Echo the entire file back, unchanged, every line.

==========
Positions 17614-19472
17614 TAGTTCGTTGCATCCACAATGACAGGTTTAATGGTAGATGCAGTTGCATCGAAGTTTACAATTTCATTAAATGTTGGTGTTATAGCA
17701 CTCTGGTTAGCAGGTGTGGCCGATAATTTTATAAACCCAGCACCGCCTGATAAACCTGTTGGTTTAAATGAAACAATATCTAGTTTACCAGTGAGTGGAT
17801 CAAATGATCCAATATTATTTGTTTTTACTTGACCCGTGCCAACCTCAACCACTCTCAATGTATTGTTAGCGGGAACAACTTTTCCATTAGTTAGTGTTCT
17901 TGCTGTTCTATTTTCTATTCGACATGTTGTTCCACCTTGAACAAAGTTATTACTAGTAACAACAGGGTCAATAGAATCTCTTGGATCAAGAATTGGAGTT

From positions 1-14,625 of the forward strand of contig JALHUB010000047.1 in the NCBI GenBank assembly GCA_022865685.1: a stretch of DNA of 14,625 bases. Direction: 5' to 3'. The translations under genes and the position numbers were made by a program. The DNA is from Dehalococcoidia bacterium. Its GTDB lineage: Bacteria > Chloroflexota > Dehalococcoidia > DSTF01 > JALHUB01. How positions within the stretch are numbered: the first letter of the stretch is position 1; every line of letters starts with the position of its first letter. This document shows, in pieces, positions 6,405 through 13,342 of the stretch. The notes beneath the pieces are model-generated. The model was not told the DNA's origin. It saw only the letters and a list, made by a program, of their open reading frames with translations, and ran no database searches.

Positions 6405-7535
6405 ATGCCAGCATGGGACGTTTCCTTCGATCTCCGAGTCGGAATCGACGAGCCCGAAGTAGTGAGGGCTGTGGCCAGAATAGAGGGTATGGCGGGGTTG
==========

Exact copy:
Positions 17614-19472
17614 TAGTTCGTTGCATCCACAATGACAGGTTTAATGGTAGATGCAGTTGCATCGAAGTTTACAATTTCATTAAATGTTGGTGTTATAGCA
17701 CTCTGGTTAGCAGGTGTGGCCGATAATTTTATAAACCCAGCACCGCCTGATAAACCTGTTGGTTTAAATGAAACAATATCTAGTTTACCAGTGAGTGGAT
17801 CAAATGATCCAATATTATTTGTTTTTACTTGACCCGTGCCAACCTCAACCACTCTCAATGTATTGTTAGCGGGAACAACTTTTCCATTAGTTAGTGTTCT
17901 TGCTGTTCTATTTTCTATTCGACATGTTGTTCCACCTTGAACAAAGTTATTACTAGTAACAACAGGGTCAATAGAATCTCTTGGATCAAGAATTGGAGTT

From positions 1-14,625 of the forward strand of contig JALHUB010000047.1 in the NCBI GenBank assembly GCA_022865685.1: a stretch of DNA of 14,625 bases. Direction: 5' to 3'. The translations under genes and the position numbers were made by a program. The DNA is from Dehalococcoidia bacterium. Its GTDB lineage: Bacteria > Chloroflexota > Dehalococcoidia > DSTF01 > JALHUB01. How positions within the stretch are numbered: the first letter of the stretch is position 1; every line of letters starts with the position of its first letter. This document shows, in pieces, positions 6,405 through 13,342 of the stretch. The notes beneath the pieces are model-generated. The model was not told the DNA's origin. It saw only the letters and a list, made by a program, of their open reading frames with translations, and ran no database searches.

Positions 6405-7535
6405 ATGCCAGCATGGGACGTTTCCTTCGATCTCCGAGTCGGAATCGACGAGCCCGAAGTAGTGAGGGCTGTGGCCAGAATAGAGGGTATGGCGGGGTTG